Johannesburg - The world’s top platinum producer, Anglo Platinum [JSE:AMS]
(Amplats), has started disciplinary action including possible dismissal against workers taking part in an illegal strike, the company said on Thursday.
The company, a unit of global mining giant Anglo American [JSE:AGL]
, also said that attendance at its four mines near Rustenburg, 120km northwest of Johannesburg, remained below 20% despite repeated threats to get tough.
A wave of wildcat strikes is roiling South Africa’s mining sector despite the end of an illegal six-week stoppage at platinum producer Lonmin in which 46 people were killed.
Amplats’ chief executive Chris Griffith said on Wednesday the company would start making good on threats to sack workers if they did not report for duty within 24 hours.
“Despite repeatedly urging our employees to come back to work, attendance at our Rustenburg operations remains low,” he said.
“We have been left with no choice but to initiate disciplinary action, which could lead to dismissals.”
But striking workers on Thursday appeared unfazed by the threats of dismissal.
Rustenburg labour activist and community representative Mametlwe Sebei struck a defiant tone, saying striking Amplats workers were not intimidated by the ultimatum.
“No amount of threats are going to move our workers from their demands,” he told Reuters.
"We are not worried about that," one worker told AFP outside Thembelani, one of the five Amplats mines sitting on South Africa's platinum belt. "We want money, we want money."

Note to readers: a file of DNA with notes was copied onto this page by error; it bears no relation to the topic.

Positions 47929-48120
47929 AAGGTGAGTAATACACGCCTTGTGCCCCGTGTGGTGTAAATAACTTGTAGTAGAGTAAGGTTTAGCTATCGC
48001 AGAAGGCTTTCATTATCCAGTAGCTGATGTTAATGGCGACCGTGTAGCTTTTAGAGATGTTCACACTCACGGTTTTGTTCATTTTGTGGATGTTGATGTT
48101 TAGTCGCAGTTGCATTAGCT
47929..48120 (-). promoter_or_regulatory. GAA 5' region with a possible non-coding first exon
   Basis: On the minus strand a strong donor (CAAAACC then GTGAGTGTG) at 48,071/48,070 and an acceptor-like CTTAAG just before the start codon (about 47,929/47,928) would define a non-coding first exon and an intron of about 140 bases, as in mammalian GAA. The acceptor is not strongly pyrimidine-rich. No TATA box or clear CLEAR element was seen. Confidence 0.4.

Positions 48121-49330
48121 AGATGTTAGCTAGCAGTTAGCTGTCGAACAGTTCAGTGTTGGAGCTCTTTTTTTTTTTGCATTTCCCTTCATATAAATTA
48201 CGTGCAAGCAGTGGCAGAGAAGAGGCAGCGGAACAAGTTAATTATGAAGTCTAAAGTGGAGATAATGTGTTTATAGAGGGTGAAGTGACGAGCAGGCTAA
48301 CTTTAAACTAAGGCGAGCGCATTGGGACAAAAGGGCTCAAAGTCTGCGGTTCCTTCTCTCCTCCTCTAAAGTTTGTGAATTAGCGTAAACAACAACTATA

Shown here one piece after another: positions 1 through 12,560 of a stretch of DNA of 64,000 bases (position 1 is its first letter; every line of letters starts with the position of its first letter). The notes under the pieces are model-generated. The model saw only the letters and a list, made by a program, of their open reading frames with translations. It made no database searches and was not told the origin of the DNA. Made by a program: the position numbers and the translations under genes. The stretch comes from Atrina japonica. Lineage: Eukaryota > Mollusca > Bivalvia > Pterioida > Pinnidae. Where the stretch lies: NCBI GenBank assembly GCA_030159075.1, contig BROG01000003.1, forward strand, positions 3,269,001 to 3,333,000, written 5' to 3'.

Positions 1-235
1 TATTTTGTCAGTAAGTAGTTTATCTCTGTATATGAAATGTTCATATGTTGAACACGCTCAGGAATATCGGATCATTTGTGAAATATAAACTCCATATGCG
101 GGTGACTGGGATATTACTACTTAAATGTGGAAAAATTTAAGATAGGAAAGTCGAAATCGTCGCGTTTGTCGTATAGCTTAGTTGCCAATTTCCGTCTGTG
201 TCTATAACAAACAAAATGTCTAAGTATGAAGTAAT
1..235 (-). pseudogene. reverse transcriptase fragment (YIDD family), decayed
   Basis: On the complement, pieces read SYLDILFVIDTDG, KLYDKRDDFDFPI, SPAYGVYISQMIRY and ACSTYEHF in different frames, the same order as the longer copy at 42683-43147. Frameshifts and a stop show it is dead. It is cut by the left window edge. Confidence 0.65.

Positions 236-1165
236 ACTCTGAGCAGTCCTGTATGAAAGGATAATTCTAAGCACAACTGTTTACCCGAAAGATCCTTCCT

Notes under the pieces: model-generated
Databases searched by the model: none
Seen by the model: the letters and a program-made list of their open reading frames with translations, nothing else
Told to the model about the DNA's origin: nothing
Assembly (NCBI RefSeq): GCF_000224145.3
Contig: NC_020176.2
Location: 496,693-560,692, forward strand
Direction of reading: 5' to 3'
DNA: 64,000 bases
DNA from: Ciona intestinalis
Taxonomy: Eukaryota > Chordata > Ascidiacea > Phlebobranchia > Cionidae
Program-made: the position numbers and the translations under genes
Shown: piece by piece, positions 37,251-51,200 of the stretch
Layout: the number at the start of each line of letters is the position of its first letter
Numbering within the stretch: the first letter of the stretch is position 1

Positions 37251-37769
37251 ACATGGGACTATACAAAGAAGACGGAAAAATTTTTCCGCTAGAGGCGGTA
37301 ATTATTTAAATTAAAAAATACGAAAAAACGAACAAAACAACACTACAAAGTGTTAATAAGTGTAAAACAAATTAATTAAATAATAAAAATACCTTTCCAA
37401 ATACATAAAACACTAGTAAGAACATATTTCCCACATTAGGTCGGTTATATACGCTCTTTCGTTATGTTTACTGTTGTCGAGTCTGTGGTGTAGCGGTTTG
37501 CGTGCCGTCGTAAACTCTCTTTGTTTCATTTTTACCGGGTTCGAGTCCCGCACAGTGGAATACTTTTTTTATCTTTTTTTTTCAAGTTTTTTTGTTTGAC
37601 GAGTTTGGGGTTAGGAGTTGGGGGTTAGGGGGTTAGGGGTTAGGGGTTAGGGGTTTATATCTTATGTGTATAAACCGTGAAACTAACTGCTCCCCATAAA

Another miner, who asked not to be identified, also dismissed the company's warning as empty.
"The company will not fire us. They said at (the Lonmin mine in) Marikana they would fire those guys, but now they're not firing," he said shortly before Amplats announced it had started acting against strikers.
Amplats accounts for 38% of global platinum production, providing a resource that is key in vehicles and jewelry. It is the subsidiary of the country's largest private sector employer, Anglo American.
Workers are pushing for at least the 11% to 22% raises that Lonmin miners at the nearby Marikana mine received after a deadly strike that left 46 dead, 35 of whom were killed by police.
There have been fears the Lonmin deal set a dangerous precedent, as the workers secured the deal by bypassing recognised union structures.
The demands include an increase in a minimum monthly wage to R12 500, more than double that currently earned by those at the bottom of the pay scale.
When rival Impala Platinum [JSE:IMP] (Implats) fired 17 000 illegal strikers in the same area in January, it unleashed a wave of violence that closed its Rustenburg operation, the world’s largest platinum mine, for 6 weeks. Three people were killed.
ANC outcast Julius Malema, a populist who has backed the wildcat strikes and called for the nationalisation of mines, was due to address Implats’ workers later on Thursday to encourage them to press for higher wages.
Close to 75 000 workers are on strike or being prevented from going to work in South Africa’s mining sector, including at mines run by the world’s third- and fourth-biggest bullion producers, AngloGold Ashanti [JSE:ANG]
and Gold Fields [JSE:GFI]